When Walt Disney World announced its plan to reopen, it took the theme park resort about six weeks to actually open the doors for the first time. Over on the other coast, Disneyland Resort is still closed, and there's little to no indication when that might change, however, it seems that whenever the state gives Disneyland the green light, things should move quickly, as the parks have apparently been "ready to roll" since July.
While theme parks are open in Florida and several other places, they are still closed in California, but many theme parks are beginning to get restless and are calling on the state to relax restrictions. It seems that, when the decision is made to let parks open, Disneyland will be ready to go pretty quickly. According to the Orange County Register, Walt Disney World's Chief Operating Officer Jim MacPhee said last week during a Florida round table of theme park companies...
Disneyland has been ready to roll since July.
Back in June, Disneyland actually announced a tentative plan to reopen in mid-July, and the resort actually began to move toward that plan. However, by the beginning of July, it was clear that California's plan to reopen in general was having a larger influence on the state of the virus in Calfornia than anticipated, and plans were pulled back. The guidelines from the state on what theme parks needed to do to reopen were never released, and thus Disneyland and other parks could not reopen.
While Jim MacPhee says that Disneyland has been ready to go since July, that certainly doesn't mean that once guidelines are released, the park will simply open the doors. Without those guidelines, there's no way to know what precautions might be needed. However, it does seem likely that Disneyland has been working on things behind the scenes. The Downtown Disney district is open for business and that means a certain amount of work had to be done already. And with what Disney has been learning with the other theme parks open, Disneyland has probably been able to prepare in advance for a lot based on what the other parks have already discovered.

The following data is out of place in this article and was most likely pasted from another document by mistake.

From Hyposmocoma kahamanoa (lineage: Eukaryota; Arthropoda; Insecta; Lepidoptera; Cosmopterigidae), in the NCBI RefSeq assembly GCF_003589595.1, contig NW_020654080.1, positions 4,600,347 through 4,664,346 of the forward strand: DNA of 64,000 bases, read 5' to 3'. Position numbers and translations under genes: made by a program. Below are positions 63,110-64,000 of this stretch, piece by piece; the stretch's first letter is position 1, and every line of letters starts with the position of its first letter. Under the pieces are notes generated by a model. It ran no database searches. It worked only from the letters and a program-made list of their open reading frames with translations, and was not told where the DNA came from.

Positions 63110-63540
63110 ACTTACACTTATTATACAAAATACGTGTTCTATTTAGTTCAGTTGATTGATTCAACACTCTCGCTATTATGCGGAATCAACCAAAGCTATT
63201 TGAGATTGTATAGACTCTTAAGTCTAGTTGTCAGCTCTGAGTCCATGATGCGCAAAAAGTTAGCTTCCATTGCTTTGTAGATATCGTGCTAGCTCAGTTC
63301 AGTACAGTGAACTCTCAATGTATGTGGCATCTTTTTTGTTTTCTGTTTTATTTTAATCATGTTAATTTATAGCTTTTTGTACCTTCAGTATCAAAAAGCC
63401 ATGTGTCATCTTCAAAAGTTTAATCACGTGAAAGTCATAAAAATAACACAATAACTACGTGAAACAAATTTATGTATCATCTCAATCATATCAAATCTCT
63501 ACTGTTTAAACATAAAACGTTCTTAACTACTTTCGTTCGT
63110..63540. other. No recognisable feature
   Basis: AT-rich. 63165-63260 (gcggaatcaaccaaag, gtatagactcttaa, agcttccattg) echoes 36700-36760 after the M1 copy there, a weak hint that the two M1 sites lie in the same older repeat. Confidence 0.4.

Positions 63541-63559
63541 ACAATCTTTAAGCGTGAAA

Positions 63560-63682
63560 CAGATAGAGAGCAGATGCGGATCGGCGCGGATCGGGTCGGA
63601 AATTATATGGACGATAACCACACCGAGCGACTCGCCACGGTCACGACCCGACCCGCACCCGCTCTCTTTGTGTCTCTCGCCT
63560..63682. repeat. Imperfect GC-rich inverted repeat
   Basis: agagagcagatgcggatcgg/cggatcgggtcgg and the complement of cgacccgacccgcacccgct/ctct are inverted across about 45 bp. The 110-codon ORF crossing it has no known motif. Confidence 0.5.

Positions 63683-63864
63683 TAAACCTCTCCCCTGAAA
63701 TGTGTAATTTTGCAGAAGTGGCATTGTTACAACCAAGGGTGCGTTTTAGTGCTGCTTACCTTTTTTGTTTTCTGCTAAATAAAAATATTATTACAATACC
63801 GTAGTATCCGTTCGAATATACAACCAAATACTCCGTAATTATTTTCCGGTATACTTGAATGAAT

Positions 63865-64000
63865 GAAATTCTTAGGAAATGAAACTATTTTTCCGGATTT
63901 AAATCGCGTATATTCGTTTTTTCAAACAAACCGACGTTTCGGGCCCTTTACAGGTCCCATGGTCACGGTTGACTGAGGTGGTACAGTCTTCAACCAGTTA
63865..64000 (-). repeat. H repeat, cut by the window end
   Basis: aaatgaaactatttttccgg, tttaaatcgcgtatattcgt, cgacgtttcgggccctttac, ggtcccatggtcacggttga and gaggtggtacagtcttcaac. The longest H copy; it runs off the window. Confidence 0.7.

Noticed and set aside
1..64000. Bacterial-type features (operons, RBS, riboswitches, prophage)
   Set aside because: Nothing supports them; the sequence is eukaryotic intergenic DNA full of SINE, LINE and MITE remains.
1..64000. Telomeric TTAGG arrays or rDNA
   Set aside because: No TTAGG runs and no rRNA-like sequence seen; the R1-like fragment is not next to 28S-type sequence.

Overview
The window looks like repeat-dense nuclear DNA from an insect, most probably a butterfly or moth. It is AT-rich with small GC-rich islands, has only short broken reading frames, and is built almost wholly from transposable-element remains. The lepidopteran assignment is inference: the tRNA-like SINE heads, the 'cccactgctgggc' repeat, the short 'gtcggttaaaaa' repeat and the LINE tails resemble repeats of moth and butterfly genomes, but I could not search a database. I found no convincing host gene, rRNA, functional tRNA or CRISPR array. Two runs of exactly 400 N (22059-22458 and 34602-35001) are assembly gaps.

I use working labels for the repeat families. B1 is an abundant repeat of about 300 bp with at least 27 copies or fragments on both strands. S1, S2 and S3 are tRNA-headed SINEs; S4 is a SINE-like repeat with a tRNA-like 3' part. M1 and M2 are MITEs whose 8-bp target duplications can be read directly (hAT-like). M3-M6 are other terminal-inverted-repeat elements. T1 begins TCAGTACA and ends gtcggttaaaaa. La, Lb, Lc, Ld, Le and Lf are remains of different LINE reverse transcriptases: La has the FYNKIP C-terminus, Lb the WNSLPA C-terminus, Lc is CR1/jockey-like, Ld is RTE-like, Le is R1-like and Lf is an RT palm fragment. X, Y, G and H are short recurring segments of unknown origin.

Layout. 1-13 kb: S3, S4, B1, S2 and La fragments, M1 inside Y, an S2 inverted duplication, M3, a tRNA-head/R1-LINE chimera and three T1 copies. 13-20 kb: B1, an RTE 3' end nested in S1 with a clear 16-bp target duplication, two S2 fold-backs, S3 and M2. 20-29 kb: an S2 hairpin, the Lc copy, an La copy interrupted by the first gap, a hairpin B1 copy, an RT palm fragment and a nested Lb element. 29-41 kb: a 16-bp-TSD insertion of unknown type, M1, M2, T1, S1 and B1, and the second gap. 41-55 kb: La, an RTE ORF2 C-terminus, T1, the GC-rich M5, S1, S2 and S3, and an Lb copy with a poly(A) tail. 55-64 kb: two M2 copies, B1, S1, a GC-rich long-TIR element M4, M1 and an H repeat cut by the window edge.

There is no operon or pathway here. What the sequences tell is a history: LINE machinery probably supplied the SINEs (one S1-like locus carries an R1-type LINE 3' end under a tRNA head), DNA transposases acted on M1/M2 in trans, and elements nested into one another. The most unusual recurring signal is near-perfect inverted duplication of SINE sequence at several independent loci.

Between what Disneyland has learned, whatever work had been done in June ahead of the planned reopening, and the fact that Disneyland Resort simply isn't as big as Walt Disney World, the turn around time between being given the ok and actually opening will probably be comparatively short. You can be sure that after being closed for nearly six months, the parks and hotels won't be closed a day longer than is absolutely necessary.
Because of the potential risk however, it does seem clear that even with phased reopening to limited capacity, theme parks will be among the last businesses in California to reopen.